Monthly Archives: April 2009

Trio of Pretty Eggs

While shopping at the supermarket this week I came upon a package of these darling quail eggs. Grown commercially, of course, but still so Spring-y I had to bring them home and take their picture, even if I don’t do another thing with them.

During our decades of homeschooling, twice we joined or formed groups to decorate eggs in the pysanky style. This week I dug the remaining creations out of the cupboard to show you.

It is a wax-resist process. You apply your design with wax, and in multiple dips in the jars of dye the eggshell takes on the color where there is no wax. In the end you use the candle to melt off the wax and reveal the layers of the design.

Another egg-dyeing process is what I helped with today at church, to prepare red eggs that are traditionally given out to the whole congregation on Pascha night. We boiled and dyed these at the same time in one red bath, but then decided that they weren’t red enough, so we dipped them in the bowl of stronger food coloring.

(That crock in the background has nothing to do with the eggs – it is said to hold Russian pickles curing in brine.)
After the service, when we have gathered in the fellowship hall to break the fast together, we will two-by two hit our eggs against one another, to see who can keep his egg whole while cracking his opponent’s. After all the elimination trials, one person will emerge as the winner. Whether they win something besides admiration, I can’t say.

The Bridegroom

“Behold, the Bridegroom comes in the middle of the night, and behold, blessed is that servant whom He shall find watching….”

This is the theme of the Bridgegroom Matins of Holy Week, which my church serves at 6:30 these first three mornings. Very sweet. After Palm Sunday the church is full of palm branches and calla lilies. Dawn hasn’t broken yet, and in the dim light the lilies in their whiteness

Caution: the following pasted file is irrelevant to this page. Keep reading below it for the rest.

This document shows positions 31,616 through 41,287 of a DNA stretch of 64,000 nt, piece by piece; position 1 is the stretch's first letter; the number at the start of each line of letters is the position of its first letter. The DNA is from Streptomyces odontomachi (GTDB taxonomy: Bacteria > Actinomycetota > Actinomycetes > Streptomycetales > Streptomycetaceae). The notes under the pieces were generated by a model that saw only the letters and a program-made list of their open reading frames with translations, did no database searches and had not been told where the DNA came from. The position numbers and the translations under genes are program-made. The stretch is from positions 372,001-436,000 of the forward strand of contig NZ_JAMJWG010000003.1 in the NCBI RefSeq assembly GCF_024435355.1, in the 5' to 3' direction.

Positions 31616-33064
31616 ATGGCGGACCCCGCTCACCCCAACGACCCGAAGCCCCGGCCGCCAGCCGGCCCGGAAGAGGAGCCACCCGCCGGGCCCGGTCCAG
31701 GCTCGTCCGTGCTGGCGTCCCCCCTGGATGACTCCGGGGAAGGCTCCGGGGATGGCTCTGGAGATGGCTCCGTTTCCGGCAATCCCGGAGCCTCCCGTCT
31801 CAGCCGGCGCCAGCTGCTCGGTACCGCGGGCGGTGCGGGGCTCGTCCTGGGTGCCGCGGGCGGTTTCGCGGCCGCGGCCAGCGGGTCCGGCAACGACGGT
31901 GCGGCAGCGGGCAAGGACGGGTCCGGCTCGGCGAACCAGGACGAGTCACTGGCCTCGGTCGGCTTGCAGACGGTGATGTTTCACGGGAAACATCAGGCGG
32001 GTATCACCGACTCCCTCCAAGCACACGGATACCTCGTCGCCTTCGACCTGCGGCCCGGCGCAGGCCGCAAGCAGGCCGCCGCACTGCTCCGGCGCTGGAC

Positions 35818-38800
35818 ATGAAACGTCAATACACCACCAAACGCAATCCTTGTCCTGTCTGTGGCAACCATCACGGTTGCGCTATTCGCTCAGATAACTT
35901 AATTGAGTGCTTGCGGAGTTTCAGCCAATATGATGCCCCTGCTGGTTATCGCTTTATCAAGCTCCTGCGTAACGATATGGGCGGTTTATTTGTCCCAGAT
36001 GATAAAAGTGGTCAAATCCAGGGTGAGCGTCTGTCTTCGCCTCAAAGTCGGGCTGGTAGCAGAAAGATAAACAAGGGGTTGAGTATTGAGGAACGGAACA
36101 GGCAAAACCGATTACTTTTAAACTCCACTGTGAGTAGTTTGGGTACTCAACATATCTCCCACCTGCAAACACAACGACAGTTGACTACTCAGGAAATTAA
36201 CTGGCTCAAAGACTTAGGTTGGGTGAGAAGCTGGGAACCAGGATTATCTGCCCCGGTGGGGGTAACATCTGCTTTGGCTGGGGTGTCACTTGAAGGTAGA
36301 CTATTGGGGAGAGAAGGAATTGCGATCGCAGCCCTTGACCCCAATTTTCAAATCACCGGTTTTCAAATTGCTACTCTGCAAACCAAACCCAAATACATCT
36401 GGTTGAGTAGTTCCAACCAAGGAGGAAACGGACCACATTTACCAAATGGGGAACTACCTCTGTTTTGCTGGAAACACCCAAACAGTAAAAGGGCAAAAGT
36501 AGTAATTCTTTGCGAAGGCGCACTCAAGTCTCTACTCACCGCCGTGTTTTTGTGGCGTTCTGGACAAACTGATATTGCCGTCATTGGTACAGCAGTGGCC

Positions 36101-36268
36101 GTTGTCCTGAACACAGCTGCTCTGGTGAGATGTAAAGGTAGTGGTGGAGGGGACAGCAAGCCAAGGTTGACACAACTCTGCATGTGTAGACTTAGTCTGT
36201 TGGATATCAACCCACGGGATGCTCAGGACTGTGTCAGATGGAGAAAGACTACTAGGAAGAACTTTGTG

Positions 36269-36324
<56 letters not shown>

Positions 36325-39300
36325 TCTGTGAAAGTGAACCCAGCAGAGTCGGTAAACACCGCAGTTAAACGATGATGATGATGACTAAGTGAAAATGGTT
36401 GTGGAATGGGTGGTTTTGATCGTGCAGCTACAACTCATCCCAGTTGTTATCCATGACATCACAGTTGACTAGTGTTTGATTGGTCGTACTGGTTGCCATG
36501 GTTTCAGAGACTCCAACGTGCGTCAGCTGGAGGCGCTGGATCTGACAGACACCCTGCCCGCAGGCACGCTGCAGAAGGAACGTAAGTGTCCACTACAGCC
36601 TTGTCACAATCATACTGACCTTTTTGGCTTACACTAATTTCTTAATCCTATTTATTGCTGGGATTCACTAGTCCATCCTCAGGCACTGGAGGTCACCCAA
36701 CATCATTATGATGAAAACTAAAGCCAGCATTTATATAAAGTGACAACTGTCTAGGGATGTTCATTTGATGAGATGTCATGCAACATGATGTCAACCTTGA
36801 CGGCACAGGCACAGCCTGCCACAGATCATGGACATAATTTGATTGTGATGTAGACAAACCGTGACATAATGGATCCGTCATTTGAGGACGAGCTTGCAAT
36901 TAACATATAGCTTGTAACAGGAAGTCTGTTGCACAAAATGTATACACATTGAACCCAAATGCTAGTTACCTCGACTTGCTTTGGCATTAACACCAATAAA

decorate the temple, as do the Eritrean ladies in their white gauze that flows with them in their worship ballet of bows and prostrations.

On the home front, the Cécile Brunner roses are opening! They are sweet as well, and give glory to God.

Beloved Jars

Let’s see if I can write a blog post that is actually about something that happened today…a cold and rainy day on which we got a fire going. In April! Yes, those are Christmas lights in the picture. Until Spring has settled in more securely I will continue to enjoy them shining against the dark and dressing up my bare window.

The most satisfying part of the day was cleaning out the container cupboard. You’d think I grew up in the Depression, the way I save every jar and yogurt container until they are overflowing their space. No, it’s really because in the first decades of married life, I was always cooking army-sized quantities of soup or rice or whatever, and at times I actually used up most of those receptacles to squirrel away batches of Comfort Soup or pasta sauce against the days when we were too busy to cook.

During that period we also ate a lot of peanut butter, which resulted in me collecting these most practical glass jars, now true Collectors’ Items, I’m sure, because in this size, most food items these days are sold in plastic. Adams Peanut Butter was sold in approximately 2-quart jars that are more slender, and therefore fit better in the refrigerator, than what I have been able to buy as dedicated food storage containers. They were perfect, in the Old Days, for storing in the fridge enough soup for a large family. Or for cooling the stock before taking off the fat.

I’ve had them well over 20 years, and the lids aren’t even rusty. As you can see, I have begun using them to store dry foodstuffs. My kitchen is always evolving. But now, if these break or get lost, the younger generation can look here for a memory jog.